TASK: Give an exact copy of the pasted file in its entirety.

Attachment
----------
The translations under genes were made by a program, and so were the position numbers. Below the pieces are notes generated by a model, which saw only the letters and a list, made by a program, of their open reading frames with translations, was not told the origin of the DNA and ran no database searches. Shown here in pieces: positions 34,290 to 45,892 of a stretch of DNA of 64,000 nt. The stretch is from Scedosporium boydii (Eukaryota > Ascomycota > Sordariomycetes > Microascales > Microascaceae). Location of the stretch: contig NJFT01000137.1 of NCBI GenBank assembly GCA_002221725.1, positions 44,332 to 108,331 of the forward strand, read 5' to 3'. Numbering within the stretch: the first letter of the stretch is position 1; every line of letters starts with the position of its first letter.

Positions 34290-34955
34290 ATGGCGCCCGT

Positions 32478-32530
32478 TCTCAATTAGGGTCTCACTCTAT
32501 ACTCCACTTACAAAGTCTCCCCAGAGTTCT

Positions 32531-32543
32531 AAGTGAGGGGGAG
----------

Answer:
The translations under genes were made by a program, and so were the position numbers. Below the pieces are notes generated by a model, which saw only the letters and a list, made by a program, of their open reading frames with translations, was not told the origin of the DNA and ran no database searches. Shown here in pieces: positions 34,290 to 45,892 of a stretch of DNA of 64,000 nt. The stretch is from Scedosporium boydii (Eukaryota > Ascomycota > Sordariomycetes > Microascales > Microascaceae). Location of the stretch: contig NJFT01000137.1 of NCBI GenBank assembly GCA_002221725.1, positions 44,332 to 108,331 of the forward strand, read 5' to 3'. Numbering within the stretch: the first letter of the stretch is position 1; every line of letters starts with the position of its first letter.

Positions 34290-34955
34290 ATGGCGCCCGT

Positions 32478-32530
32478 TCTCAATTAGGGTCTCACTCTAT
32501 ACTCCACTTACAAAGTCTCCCCAGAGTTCT

Positions 32531-32543
32531 AAGTGAGGGGGAG